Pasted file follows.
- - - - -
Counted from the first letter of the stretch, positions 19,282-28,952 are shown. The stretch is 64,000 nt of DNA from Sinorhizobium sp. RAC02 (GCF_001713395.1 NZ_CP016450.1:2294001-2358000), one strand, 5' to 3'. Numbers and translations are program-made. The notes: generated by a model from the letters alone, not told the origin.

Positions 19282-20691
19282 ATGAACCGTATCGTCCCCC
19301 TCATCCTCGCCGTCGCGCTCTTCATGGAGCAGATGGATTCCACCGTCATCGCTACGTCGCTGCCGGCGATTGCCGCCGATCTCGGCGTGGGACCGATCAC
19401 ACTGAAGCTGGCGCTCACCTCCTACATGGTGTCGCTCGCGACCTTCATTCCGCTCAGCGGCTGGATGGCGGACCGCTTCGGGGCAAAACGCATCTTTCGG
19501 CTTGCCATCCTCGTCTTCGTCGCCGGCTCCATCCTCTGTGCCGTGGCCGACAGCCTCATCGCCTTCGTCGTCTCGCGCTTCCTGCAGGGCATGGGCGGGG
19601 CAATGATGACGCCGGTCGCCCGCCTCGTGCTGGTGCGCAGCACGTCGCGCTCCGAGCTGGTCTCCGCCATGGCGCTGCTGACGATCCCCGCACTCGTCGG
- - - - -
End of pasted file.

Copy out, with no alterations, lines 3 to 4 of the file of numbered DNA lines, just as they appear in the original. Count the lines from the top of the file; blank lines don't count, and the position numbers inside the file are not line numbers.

19282 ATGAACCGTATCGTCCCCC
19301 TCATCCTCGCCGTCGCGCTCTTCATGGAGCAGATGGATTCCACCGTCATCGCTACGTCGCTGCCGGCGATTGCCGCCGATCTCGGCGTGGGACCGATCAC